It was a memorable scene for us city-dwellers, but as my son climbed over hay bails and pretended to drive a tractor, I found myself longing for the ignorance of childhood. Because as he moved from one gleeful experience to the other, questions filled my mind as I took in each detail of the land and farming process. As I listened to the tour leader describe the careful separation of sick and antibiotic-treated cows during the milking process, I was unsatisfied with the mere assurances of this milk being separated from the milk bound for the grocers’ shelves or front doorsteps. I wanted to know, where did the “bad” milk go—down the drain? Driving past the chicken barn and cow fields and breathing in the air, pungent with what can only be described as “that farm smell,” made me wonder if they were taking appropriate measures to prevent contamination of surrounding streams, rivers, and even groundwater.
As I voiced some of these questions to my spouse and friends whose children also romped through the pastoral scene, most of them looked at me as if I was crazy and incapable of enjoying myself. “I’m sure a farm like this follows the rules. You worry too much,” my friend said. Again, a part of me wished for ignorance—in this case, my friend’s. In this farm’s defense, they at least appeared to be taking the initiative on many sustainable energy and soil conservation practices, but this was most likely not because of the rules or laws, especially when it came to water pollution.Full text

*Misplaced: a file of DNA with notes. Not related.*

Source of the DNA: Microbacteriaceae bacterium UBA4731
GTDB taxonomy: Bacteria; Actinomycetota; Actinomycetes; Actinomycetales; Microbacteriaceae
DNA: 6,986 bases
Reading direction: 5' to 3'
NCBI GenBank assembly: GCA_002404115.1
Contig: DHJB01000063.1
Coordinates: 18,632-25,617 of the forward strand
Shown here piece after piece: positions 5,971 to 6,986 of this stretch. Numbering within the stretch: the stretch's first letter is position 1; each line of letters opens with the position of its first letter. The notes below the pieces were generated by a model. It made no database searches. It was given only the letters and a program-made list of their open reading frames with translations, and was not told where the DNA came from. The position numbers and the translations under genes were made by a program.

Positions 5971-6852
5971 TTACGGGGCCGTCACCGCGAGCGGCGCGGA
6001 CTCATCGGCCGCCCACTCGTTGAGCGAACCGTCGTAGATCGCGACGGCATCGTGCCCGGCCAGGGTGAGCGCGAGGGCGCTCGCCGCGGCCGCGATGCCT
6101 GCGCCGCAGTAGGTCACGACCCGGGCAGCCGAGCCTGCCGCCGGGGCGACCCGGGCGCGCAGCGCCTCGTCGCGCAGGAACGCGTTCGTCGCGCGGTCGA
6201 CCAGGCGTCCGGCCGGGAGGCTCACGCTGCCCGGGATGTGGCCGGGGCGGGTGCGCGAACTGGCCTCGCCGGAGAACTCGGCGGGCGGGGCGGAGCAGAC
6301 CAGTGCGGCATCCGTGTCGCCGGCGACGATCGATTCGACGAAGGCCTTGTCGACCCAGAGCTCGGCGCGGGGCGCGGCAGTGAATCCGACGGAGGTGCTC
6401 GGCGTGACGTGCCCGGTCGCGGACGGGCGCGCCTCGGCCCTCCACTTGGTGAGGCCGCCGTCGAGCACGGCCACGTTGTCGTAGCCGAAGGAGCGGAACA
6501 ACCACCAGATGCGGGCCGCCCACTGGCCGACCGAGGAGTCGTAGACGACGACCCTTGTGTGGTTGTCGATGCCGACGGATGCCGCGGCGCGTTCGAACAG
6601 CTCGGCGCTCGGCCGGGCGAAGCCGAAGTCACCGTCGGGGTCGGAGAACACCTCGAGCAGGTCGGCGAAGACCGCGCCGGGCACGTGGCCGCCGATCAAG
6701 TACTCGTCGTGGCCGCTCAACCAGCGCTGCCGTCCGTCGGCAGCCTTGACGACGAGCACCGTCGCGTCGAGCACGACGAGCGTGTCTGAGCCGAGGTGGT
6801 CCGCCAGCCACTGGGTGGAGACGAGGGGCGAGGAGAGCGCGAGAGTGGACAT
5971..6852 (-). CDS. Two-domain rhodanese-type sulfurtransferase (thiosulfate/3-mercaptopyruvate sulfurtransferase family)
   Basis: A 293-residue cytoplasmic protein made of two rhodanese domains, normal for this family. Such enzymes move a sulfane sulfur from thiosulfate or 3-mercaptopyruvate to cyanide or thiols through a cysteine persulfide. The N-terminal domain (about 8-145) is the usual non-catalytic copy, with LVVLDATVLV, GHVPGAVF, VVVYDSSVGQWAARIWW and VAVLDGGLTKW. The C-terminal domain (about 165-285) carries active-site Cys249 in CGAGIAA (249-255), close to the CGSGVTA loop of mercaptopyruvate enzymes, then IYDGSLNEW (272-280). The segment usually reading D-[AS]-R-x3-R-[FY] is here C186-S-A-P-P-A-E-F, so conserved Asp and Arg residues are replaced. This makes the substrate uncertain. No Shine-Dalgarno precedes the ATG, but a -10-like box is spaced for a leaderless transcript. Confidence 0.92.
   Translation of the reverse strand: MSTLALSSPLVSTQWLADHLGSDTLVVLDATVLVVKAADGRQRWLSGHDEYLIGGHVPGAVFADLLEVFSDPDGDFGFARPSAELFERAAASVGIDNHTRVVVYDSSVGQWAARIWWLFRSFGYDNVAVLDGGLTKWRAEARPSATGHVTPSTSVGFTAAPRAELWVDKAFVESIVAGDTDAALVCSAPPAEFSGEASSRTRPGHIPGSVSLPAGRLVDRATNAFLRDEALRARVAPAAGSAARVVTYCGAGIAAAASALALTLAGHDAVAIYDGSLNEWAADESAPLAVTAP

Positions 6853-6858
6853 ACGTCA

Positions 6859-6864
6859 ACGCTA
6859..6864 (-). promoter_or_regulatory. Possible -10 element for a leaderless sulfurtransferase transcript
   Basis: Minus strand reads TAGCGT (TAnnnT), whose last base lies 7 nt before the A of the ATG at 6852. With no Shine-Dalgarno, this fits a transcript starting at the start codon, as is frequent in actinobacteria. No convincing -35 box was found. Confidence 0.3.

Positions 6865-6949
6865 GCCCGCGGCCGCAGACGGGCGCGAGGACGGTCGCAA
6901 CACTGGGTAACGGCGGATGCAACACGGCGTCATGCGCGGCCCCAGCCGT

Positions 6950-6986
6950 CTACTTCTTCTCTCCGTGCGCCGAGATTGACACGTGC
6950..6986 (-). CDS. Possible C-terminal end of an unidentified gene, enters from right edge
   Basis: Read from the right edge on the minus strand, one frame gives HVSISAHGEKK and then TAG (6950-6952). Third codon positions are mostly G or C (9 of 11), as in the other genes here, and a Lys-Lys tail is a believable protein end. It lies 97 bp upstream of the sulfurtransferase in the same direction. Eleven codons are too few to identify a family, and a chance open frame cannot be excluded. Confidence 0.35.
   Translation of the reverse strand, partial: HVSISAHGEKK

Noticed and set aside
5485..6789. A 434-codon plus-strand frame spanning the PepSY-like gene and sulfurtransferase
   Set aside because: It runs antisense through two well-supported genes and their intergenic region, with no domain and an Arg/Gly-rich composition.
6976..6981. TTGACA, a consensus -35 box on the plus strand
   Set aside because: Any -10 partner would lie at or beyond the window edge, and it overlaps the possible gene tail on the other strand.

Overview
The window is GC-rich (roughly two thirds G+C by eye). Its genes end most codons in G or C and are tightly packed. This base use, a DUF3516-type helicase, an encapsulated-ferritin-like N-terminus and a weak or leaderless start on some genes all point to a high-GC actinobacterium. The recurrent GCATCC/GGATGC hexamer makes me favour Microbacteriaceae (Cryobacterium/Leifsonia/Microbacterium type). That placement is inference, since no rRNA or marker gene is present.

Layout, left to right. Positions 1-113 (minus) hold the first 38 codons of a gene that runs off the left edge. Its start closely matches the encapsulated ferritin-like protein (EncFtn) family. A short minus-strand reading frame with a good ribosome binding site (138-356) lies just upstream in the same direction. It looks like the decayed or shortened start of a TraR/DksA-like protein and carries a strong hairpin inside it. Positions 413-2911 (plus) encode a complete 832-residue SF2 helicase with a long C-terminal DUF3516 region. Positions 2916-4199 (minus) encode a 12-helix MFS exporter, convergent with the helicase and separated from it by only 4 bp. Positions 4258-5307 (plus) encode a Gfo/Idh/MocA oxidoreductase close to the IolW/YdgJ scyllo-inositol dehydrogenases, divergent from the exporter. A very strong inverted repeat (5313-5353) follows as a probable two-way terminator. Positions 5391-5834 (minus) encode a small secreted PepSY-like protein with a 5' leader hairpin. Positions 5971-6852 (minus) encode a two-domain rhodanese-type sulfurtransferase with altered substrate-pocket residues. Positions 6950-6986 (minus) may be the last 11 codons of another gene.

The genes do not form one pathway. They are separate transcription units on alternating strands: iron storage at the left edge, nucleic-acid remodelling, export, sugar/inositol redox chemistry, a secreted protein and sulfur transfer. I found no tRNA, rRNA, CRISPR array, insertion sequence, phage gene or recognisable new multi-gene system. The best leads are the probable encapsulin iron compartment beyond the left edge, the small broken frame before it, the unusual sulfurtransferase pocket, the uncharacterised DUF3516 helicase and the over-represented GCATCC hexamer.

Today, CPR releases a new white paper examining criminal enforcement of water pollution laws in Maryland. In Going Too Easy? Maryland’s Criminal Enforcement of Water Pollution Laws Protecting the Chesapeake Bay, CPR President Rena Steinzor and I analyze a number of key questions concerning the critical, deterrence-based enforcement mechanism of criminal prosecution and its role in the Chesapeake Bay restoration efforts: